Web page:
4K moves in
It is coming whether you want it or not, just like 3D did. (Well, that's a bad example.) This time it’s 4K television, and it’s the biggest thing at CES this year. Pushing the resolution up to double (or more) over your current and already outdated sets is the main focus here this year, with manufacturers like Sony, Samsung, Sharp, LG, and just about everyone else announcing shiny new panels at eye-popping prices.
So what’s the big deal with 4K? A new display standard called Ultra HD was recently established and now television makers want to get the jump on it at the 2013 Consumer Electronics Show, being first to market with their sets. The hopes are that you might think of them when you finally do decide to upgrade.
But do you need to upgrade? Maybe not yet, but you need to know that your current HD television sucks now.
So, do you need to upgrade to a 4K television now? As a gamer, no. Not yet. With these sets having four times the pixels of a 1080p set, they still have to figure out content delivery and storage. We've got some time to think things over still. While a PC gamer could connect a rig to a 4k set to take advantage of the huge bump in resolution, typical configurations won’t get great framerates at 3840 × 2160. Worse, none of the current consoles are able to take advantage of 4K’s display spec. Right now, the majority of games we see are still running at 720p.
Outside of gaming, 4K content is lacking. There's less than a dozen Ultra HD movies ready right now. And while more are coming down the line, only one Asian television station is broadcasting 4K. Just like with the beginning of HD, there's not much in the way of compelling content yet; the nature footage and food close-ups will only entertain you for so long. Things will definitely improve soon, though.
So why are we even talking about 4K yet? Well, it’s amazing. Ridiculous. Worthy of all the buzz. You hear this a lot, but it really is like looking into a glass pane at another world. The 8-megapixel video coming across demo sets here at CES pushed every tech desire button inside me. Watching some of the colorful, ultra detailed, almost unreal showcase content at CES had me wondering what I could sell to get one of these sets.
But Sony's $24,999 asking price for one of their first sets, their 84-inch Ultra HD beast, snapped me back to reality quickly. Westinghouse has a 110-inch that they say they'll build to order, priced at $300,000. LG's 84-inch is a bargain at only about $17,000. Sony announced a new 56-inch set at their CES press conference that they claim will be "accessible." I'm guessing somewhere near $4,000.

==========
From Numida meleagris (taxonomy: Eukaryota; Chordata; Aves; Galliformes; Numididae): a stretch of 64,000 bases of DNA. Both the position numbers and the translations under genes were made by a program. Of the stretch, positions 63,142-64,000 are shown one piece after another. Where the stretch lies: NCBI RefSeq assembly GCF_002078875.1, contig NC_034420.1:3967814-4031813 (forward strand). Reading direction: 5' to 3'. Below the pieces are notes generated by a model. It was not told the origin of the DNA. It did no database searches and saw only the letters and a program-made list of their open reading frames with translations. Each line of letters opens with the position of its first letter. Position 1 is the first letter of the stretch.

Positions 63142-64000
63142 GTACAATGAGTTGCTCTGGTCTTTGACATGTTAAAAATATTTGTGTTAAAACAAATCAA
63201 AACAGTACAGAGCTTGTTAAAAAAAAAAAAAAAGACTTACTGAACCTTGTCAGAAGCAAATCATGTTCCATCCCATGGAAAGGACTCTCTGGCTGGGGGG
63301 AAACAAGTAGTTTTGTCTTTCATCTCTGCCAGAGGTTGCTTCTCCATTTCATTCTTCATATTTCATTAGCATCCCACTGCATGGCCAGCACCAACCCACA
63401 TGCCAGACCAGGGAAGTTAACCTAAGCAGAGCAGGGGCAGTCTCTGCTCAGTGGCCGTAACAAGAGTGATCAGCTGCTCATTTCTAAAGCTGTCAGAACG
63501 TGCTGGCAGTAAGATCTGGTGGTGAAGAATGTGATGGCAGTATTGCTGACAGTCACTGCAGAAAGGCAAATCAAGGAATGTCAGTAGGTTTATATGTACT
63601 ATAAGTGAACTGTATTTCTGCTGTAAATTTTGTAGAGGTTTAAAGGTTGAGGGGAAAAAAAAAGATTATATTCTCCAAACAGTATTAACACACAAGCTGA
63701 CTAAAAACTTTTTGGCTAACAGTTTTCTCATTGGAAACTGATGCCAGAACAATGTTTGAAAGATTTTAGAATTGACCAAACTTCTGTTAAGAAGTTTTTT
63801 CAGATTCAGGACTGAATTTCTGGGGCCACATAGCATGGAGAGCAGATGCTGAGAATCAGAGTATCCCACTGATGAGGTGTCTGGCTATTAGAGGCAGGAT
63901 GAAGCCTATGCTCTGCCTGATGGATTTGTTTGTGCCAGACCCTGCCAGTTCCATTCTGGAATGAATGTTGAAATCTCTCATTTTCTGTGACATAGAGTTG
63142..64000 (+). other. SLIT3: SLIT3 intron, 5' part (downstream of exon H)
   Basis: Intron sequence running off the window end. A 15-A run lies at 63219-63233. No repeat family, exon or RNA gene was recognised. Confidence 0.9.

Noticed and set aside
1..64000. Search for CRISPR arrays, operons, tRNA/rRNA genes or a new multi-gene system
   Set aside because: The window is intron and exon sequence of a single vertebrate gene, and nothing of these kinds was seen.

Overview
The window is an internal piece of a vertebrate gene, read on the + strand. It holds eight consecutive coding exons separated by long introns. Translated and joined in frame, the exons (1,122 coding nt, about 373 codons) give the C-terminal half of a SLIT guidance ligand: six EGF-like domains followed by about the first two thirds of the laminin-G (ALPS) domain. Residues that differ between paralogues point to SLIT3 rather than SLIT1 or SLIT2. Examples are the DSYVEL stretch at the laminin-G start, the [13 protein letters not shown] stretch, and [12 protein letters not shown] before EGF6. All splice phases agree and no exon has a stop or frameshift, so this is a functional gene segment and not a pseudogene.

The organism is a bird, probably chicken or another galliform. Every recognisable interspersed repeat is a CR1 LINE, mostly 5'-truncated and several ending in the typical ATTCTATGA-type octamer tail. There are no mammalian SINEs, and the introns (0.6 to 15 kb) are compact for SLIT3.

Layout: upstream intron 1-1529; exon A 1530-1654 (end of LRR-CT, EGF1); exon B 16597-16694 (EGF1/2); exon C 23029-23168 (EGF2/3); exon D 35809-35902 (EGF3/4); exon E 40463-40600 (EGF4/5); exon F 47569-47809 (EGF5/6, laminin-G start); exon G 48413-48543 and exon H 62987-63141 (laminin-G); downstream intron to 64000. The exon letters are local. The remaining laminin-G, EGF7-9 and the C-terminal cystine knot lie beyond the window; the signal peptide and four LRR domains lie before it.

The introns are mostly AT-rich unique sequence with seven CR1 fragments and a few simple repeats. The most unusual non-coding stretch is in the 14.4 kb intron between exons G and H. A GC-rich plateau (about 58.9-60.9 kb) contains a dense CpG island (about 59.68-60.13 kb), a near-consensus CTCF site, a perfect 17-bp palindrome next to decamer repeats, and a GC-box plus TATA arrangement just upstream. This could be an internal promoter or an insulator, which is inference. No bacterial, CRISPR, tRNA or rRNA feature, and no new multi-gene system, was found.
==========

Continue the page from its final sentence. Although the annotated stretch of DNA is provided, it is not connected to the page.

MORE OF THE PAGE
The booths here at CES have 4K televisions in the most prominent locations of their setups, with the standard HD sets tucked away in the back. Just about every booth has that separation except Samsung, which has new HD models just behind glorious, eye-searing 90" and 110"(shown above) monsters. Just about everyone that watched the 4K sets for a bit and then turned around to see the HD ones behind them had something to say about how bad they looked in comparison. And they do. There's so much more of a difference that I would have ever imagined.
I'd wager that critics of 4K haven't seen a set running proper 4K content yet. And if they have, I'd bet they haven't compared them to a HD set side by side. Don't get me started on the 8K set that had droves of gape-mouthed onlookers standing less than a foot away from the set to appreciate the fine detail captured by the only single camera in existence capable of recording footage of that resolution (shown below).
One point the critics may have against 4K is the viewing-distance effect. Just about all of the manufacturers are showing showcase sets at 84 or 85 inches in diagonal, which are plenty big enough to appreciate the increased detail that they offer. But stand back a bit and some of the wow factor dims. If you have great eyesight, you can still see the increased fine detail from 10 feet back, but the other CES hot TV tech, OLED, is almost just as impressive with its colors, dynamic range, and clean images. Even that mind-blowing 8K television merely looked 'pretty' at a distance. Granted, not all living rooms are big enough to have viewers sitting 10 feet or more back, but consider the 4K television you'll eventually buy will probably be much smaller than these 85-inch sets.
Shown above: Macro shot of fine detail of Sharp's 8K television
Well, it doesn't matter. 4K is the new standard, and as scary as the prices sound now, and as unneeded as the technology seems now, these sets will be in our homes in due time. The question now is what will push 4K into relevance? Will it be movies? Streaming? The new generation of gaming consoles? The fabled Steam Box?
I think gaming could really help get 4K going. While we still have no idea how we'll get our Ultra HD movies or television, playing PC games at such high resolutions is doable now. Some gamers are currently using 4K monitors to play really detailed, low framerate versions of their favorite games already. Nothing has to change in the way of content distribution either. While it's scary to think that we might one day have to wait for games with 4K assets to download to home consoles, it seems inevitable.
With the high prices and uncertainty over content, only one thing is clear right now: your HDTV looks like shit. Sorry.
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